I’ve been taking a fairly detached and analytical approach to this election, supporting McCain but with a healthy dose of “a pox on both their houses”. This pick of Sarah Palin as his running-mate though honestly has me kind of excited.
She has a very interesting bio when you get into it. Bachelor’s degree in journalism, former sports reporter and commercial fisherman. 5 children, one heading to Iraq next month, one born with Down’s Syndrome in April. Her husband works for BP on the North Slope and when they eloped they recruited two random people from a retirement home to be their witnesses. She made her bones in Alaska as an ethics whistleblower, taking on her own party in doing so. And she’s anti-pork-barrel-spending, having killed the Bridge To Nowhere.
She doubles up on McCain’s already impressive Reform credentials and brings some youth to the ticket.
So, yeah, I’m kind of excited.
I don’t think all the focus on “voting problems” helps us. We don’t need to know about every voting machine that won’t start up and every guy who thinks there weren’t enough pens at their voting place and every 5 minute delay. That just serves to undermine confidence in the system which works just fine in the overwhelming majority of incidents. From the reports you’d think that if you go out and vote today your polling place is going to be serving 600 people with one machine or that your going to be turned away because your license address doesn’t match your voting address.
I have to say I’m getting rather sick of all the complaining about the electronic voting machines. “Oh, those Diebold machines are a joke, they’re easily cracked and don’t even have a paper trail!” I’ll tell you what, if your Diebold machine doesn’t have a paper trail it’s because your state or county officials were stupid enough to order an electronic voting machine without a paper trail. If your machine doesn’t have that paper trail don’t go blaming Diebold or electronic voting in general, blame your local idiots.
George Voinovich: “Why I’ll Vote for Bolton”
My original concerns about Bolton involved his interpersonal skills. Also of concern was his reputation for straying off message and a tendency to “go it alone” instead of working to build consensus with his colleagues. I have met and spoken regularly with him since his appointment, discussing my hope that the United States would indeed build such a consensus at the United Nations and work with our allies.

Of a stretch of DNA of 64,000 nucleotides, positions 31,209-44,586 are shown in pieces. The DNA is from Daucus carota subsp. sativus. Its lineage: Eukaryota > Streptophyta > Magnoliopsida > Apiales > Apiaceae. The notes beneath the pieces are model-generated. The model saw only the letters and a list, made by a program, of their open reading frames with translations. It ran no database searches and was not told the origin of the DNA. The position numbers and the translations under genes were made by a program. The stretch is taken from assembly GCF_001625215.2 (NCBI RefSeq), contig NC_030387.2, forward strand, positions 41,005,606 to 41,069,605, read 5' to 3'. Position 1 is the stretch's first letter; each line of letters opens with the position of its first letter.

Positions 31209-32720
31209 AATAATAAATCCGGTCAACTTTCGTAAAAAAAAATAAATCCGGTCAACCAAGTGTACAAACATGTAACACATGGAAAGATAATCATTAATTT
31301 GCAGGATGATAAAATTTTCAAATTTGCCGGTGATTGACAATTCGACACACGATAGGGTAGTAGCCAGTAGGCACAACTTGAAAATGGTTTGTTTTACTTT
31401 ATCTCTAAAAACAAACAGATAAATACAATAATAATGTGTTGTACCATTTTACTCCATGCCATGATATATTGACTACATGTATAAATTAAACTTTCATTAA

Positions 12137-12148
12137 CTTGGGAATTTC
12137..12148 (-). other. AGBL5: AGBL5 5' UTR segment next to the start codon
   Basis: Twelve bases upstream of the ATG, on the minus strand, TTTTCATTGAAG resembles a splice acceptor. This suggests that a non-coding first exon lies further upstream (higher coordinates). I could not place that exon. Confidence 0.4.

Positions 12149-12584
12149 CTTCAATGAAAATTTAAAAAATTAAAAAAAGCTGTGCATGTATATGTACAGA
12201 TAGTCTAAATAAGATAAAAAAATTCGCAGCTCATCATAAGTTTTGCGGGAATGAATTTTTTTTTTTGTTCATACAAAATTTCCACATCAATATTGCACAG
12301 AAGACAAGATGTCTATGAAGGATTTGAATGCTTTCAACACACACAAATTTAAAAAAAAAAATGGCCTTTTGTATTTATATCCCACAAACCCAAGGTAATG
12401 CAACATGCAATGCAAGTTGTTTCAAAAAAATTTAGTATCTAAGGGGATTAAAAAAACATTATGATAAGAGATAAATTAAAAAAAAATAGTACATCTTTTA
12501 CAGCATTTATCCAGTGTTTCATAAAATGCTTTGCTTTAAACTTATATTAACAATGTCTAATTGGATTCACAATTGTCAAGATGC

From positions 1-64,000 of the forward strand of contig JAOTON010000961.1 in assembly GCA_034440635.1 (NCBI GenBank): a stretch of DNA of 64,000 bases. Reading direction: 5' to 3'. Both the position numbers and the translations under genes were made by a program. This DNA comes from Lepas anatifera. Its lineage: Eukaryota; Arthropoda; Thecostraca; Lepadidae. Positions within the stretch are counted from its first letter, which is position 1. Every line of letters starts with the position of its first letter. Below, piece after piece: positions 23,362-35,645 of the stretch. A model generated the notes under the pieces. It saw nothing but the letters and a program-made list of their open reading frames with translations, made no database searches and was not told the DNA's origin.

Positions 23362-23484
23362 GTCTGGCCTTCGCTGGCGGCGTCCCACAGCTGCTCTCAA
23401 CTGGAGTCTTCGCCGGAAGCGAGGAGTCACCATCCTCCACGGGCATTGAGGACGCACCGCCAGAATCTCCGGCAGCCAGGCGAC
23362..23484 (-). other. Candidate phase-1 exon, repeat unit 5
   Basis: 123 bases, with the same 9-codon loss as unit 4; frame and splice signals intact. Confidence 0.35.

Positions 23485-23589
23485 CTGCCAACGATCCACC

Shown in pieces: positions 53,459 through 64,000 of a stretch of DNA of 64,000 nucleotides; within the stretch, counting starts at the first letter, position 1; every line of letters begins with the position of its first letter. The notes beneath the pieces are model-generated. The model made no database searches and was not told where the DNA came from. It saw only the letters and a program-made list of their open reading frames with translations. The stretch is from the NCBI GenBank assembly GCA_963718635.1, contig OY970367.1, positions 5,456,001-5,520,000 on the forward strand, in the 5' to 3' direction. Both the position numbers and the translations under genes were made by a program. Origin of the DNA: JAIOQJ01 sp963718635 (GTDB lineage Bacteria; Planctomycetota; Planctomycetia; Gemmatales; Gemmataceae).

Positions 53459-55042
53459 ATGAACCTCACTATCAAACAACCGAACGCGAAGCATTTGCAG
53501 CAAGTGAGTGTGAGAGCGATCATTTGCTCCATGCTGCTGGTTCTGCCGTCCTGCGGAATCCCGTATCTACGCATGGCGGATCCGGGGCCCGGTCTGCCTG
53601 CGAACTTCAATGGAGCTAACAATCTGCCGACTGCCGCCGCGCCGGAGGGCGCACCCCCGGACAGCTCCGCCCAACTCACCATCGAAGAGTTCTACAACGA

My observations are that while Bolton is not perfect, he has demonstrated his ability, especially in recent months, to work with others and follow the president’s lead by working multilaterally. In recent weeks I have watched him react to the challenges involving North Korea, Iran and now the Middle East, speaking on behalf of the United States.
I believe Bolton has been tempered and focused on speaking for the administration. He has referred regularly to “my instructions” from Washington, while also displaying his own clear and strong grasp of the issues and the way forward within the Security Council. He has stood many times side by side with his colleagues from Japan, Britain, Canada and other countries, showing a commitment to cooperation within the United Nations.
The deteriorating situation in the Middle East cannot be ignored. The terrorist organization Hezbollah has all but formally declared war on Israel, taking Israeli prisoners and launching more than 1,000 rockets into Israel over the past week.
The United States, along with the rest of the free world, must confront Iran and North Korea and defend Israel and its democracy while working to bring stability to the entire Middle East and Darfur.
Ambassador Bolton’s appointment expires this fall when the Senate officially recesses. Should the president choose to renominate him, I cannot imagine a worse message to send to the terrorists — and to other nations deciding whether to engage in this effort — than to drag out a possible renomination process or even replace the person our president has entrusted to lead our nation at the United Nations at a time when we are working on these historic objectives.
For me or my colleagues in the Senate to now question a possible renomination would jeopardize our influence in the United Nations and encourage those who oppose the United States to make Bolton the issue, thereby undermining our policies and agenda.
Should the president send his renomination to the Senate, I will vote to confirm him, and I call on my Democratic colleagues to keep in mind the current situation in the Middle East and the rest of the world should the Senate have an opportunity to vote. I do not believe the United States, at this dangerous time, can afford to have a U.N. ambassador who does not have Congress’s full support.
For the good of our country, the United Nations and the free world, we must end any ambiguity about whether John Bolton speaks for the United States so that he can work to support our interests at the United Nations during this critical time.
—George Voinovich – Washington Post
Yes, this is the same man who cried on the Senate floor in opposition to Bolton’s original nomination.